by Andrew Trunsky
President-elect Joe Biden announced on Wednesday that he would cancel a permit critical to the construction of the Keystone XL pipeline.
The move marks the second time that a Democratic administration has effectively killed the $8 billion project. While environmental and conservation groups praised the move, TC Energy, the company behind the pipeline’s construction, argued in an earlier Supreme Court brief that scrapping the project would strip 1,500 construction workers and 300 inspection and management workers of their jobs.
Biden’s executive order, which he is expected to sign on Wednesday, would revoke “permits signed over the past four years that do not serve the U.S. national interest, including revoking the Presidential permit granted to the Keystone XL pipeline,” the administration said.
But even though Biden’s order will halt its construction temporarily, the pipeline’s fate is still uncertain. TC Energy could challenge Biden’s order in court or through the U.S.M.C.A., like it did in 2015 after President Barack Obama first killed the project.
Despite the likely challenges in the future, environmentalists were quick to praise Biden’s move to scrap the 1,200-mile pipeline, which would have carried oil from western Canada to oil refineries throughout the Midwest and Gulf Coast.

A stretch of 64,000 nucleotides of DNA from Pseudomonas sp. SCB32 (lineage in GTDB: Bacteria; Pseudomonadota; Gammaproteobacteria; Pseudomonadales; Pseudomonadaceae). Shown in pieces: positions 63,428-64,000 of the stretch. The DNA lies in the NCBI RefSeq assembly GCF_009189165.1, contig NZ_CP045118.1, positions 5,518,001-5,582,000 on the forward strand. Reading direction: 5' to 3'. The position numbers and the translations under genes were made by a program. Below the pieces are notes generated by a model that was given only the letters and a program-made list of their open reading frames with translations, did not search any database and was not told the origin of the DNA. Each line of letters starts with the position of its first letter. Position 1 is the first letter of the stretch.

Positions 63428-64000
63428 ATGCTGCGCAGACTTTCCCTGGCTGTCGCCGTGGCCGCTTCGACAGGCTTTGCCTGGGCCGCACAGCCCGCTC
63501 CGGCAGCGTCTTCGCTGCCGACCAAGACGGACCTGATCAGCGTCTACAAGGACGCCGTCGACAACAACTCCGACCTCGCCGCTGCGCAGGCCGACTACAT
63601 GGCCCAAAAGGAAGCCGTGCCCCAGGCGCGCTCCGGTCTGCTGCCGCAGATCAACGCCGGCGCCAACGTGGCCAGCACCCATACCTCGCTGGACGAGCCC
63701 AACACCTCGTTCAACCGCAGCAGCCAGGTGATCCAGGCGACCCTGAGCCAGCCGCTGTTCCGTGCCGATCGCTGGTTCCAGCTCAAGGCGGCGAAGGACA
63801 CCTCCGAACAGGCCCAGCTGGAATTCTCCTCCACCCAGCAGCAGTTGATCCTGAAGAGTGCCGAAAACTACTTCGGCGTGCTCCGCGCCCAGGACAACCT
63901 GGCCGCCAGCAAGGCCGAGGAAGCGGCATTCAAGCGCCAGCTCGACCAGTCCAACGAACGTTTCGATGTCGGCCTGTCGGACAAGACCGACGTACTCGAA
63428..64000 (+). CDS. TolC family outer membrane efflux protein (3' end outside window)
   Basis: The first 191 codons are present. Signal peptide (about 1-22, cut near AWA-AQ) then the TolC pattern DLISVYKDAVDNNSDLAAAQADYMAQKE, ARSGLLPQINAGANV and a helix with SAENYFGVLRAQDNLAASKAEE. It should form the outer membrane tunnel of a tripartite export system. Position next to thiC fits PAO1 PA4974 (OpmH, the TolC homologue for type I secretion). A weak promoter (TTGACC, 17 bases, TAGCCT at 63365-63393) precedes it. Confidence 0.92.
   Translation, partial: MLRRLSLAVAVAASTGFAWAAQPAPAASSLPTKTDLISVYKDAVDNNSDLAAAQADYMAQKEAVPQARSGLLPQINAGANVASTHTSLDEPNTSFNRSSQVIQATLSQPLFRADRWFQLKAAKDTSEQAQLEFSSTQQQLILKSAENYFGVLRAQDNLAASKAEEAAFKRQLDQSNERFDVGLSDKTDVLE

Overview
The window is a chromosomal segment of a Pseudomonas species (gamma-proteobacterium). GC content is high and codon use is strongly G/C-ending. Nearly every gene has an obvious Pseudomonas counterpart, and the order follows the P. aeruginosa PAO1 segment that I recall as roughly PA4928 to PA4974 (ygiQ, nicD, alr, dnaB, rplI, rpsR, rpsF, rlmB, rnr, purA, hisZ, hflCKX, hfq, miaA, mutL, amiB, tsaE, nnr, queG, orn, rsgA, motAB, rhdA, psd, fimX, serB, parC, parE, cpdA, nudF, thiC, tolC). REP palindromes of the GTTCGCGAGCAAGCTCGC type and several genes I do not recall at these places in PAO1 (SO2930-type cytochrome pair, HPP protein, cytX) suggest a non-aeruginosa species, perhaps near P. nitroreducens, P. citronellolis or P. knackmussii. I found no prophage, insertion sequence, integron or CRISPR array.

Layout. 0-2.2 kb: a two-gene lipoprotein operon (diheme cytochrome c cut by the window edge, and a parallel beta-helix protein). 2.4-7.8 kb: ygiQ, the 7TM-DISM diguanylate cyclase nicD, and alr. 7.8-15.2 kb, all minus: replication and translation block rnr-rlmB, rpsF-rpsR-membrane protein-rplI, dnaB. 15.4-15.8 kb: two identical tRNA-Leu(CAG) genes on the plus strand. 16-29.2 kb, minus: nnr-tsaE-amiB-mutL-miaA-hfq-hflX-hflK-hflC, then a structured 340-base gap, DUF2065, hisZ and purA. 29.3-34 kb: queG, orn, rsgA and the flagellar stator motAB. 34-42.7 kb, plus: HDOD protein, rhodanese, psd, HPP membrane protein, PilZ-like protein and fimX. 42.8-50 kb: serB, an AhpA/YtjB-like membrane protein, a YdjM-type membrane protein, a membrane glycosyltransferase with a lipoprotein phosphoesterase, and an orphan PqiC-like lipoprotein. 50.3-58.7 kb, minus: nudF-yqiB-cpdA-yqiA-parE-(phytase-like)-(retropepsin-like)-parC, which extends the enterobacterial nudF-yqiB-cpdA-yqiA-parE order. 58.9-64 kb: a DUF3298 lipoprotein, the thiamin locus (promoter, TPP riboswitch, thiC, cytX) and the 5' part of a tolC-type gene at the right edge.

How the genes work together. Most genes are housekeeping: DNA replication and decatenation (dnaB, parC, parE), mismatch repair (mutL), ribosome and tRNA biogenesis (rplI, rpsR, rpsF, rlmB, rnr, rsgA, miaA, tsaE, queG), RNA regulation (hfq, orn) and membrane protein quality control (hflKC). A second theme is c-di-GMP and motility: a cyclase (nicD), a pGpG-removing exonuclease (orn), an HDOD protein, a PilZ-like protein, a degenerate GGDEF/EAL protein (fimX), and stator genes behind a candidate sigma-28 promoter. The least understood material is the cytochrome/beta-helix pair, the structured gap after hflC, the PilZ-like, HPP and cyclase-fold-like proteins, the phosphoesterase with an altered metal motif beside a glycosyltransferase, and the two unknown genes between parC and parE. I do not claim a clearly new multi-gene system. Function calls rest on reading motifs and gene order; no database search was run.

“It’s been a decade long fight of working every single day,” said Nebraska Democratic Party Chair Jane Kleeb when reports of Biden’s move first broke, crediting activists, local governments and tribal nations for not backing down in their opposition to the project.
Canadian Prime Minister Justin Trudeau said on Tuesday that he would ensure that those opposing the pipeline’s cancelation had their views heard and “considered by the incoming administration at the highest levels.” But he also acknowledged Biden’s commitment “made many months ago” to scrapping the project, and that its completion was unlikely as a result.
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Andrew Trunsky is a reporter for the Daily Caller News Foundation.
Photo “Keystone Pipeline” by shannonpatrick17. CC BY 2.0.